Islanders step up at the 2007 Big Climb for Leukemia
November 24, 2008 · Updated 6:23 PM
Aaron Levin and Susie Chalker captured top honors among Mercer Island climbers on Sunday at the 21st annual Big Climb for Leukemia at Seattle’s Columbia Center. Levin, 38, scaled 1,311 steps in 9 minutes, 55 seconds while Chalker, 17, reached the 73rd floor finish line in 13:48. The annual stair climb, one of fewer than 150 competitive skyscraper climbs worldwide, brought over 4,000 climbers to Seattle to benefit The Leukemia & Lymphoma Society.
Micah Babinski, 18, earned the second best time among Islander males with a 10:31. Leo Batalov, 35 was third in 11:08. Yusef Medhi, 60, also completed the climb in 11 minutes. Diane Daggett, 46, was second among Islander women with a 16:15, while Anna Sanna was third clocking a 16:28.
Chalker, a senior at Mercer Island High School inexplicably said “it was fun.”
“It wasn’t noisy, even though 4,000 people pounded up the steps at the same time,” she said, “just hot.”
Over 4,000 climbers aged 8 to 82 from 19 U.S. states, the District of Columbia, Canada, Italy and Belgium to made the 788-foot ascent of Seattle’s tallest building to benefit The Leukemia & Lymphoma Society. The climb is expected to raise over $450,000.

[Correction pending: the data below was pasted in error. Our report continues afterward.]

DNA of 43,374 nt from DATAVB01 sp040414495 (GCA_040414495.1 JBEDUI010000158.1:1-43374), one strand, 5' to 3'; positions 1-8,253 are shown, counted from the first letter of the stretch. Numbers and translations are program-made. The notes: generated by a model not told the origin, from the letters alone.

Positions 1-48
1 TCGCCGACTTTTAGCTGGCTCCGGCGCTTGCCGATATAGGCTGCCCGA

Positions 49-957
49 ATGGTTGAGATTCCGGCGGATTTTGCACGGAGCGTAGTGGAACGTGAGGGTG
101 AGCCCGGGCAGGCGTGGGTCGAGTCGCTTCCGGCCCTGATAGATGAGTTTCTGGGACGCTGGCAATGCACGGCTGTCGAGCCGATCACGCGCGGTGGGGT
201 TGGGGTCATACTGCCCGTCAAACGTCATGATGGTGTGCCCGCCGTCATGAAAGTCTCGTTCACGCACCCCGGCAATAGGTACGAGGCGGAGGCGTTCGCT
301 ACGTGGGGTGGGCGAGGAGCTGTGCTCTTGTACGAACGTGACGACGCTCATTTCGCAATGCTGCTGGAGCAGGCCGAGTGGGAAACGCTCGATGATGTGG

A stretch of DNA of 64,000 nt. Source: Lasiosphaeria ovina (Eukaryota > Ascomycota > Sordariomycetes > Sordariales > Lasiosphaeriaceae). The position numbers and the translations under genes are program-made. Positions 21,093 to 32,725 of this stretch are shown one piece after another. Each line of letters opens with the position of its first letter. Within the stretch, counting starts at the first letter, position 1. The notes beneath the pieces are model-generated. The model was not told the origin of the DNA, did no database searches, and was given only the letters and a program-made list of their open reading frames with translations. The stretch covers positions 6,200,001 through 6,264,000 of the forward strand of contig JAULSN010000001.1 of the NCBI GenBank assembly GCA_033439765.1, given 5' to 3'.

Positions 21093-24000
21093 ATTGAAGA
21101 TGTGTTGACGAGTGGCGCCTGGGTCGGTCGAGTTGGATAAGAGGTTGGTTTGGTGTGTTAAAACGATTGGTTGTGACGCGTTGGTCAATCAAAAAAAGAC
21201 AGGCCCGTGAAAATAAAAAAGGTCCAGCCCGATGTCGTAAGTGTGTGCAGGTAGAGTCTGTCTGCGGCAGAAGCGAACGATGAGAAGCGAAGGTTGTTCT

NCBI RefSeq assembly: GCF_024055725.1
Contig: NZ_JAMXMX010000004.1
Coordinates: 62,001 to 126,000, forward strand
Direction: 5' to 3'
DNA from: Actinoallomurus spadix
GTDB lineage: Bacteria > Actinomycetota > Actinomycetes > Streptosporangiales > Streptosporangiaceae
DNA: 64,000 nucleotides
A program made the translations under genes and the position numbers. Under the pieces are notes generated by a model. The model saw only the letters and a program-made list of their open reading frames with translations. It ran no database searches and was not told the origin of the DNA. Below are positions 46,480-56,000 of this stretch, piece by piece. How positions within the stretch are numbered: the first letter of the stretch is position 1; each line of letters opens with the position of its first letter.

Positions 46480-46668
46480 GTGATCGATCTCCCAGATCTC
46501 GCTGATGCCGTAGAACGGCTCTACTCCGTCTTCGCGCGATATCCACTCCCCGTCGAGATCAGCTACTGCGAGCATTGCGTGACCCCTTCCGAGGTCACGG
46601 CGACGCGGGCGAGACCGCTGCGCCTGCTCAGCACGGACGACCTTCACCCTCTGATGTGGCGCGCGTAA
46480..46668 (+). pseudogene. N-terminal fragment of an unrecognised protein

The top women’s time was earned by Georgia Sanz Daniels who climbed to her second Seattle stairclimb title in two weeks on Sunday, scaling 1,311 steps in 9:53.
“It felt light,” said the 5-foot, 5-inch, 135-pound Daniels, 39, who earlier in the month scaled the same Columbia Center steps in 50 pounds of firefighting “bunker gear” to win the women’s title at the Scott Firefighter Stairclimb.
In men’s competition, Berg, 34, reached the 73rd floor finish line in 7:32.
The Big Climb for Leukemia got underway with Kirkland mountaineers Phil and Susan Ershler leading the way for climbers. “This rates as important and fun as anything that I’ve ever done,” said Ershler who in 2002 along wife Susan, became the first couple in history to successfully summit each of the world’s Seven Summits including Mt. Everest.
At 82-years-old, Anders Jacobsen of Everett, Wash., was one of three octogenarian climbers at the 2007 climb.
“I hope to get better at this as I get older,” said Jacobsen, a former logger who clocked a 24:21 in his eighth Big Climb for Leukemia. “At 82 you don’t go as fast as you did when you were younger,” he said. “I took it two steps at a time for the first ten flights then paced myself,” said Jacobsen who trains weekly in the eight-flight stairwell of Everett General Hospital. “Like a runner, you can use your gut and pound it out for the last few flights, because you know you’re close.”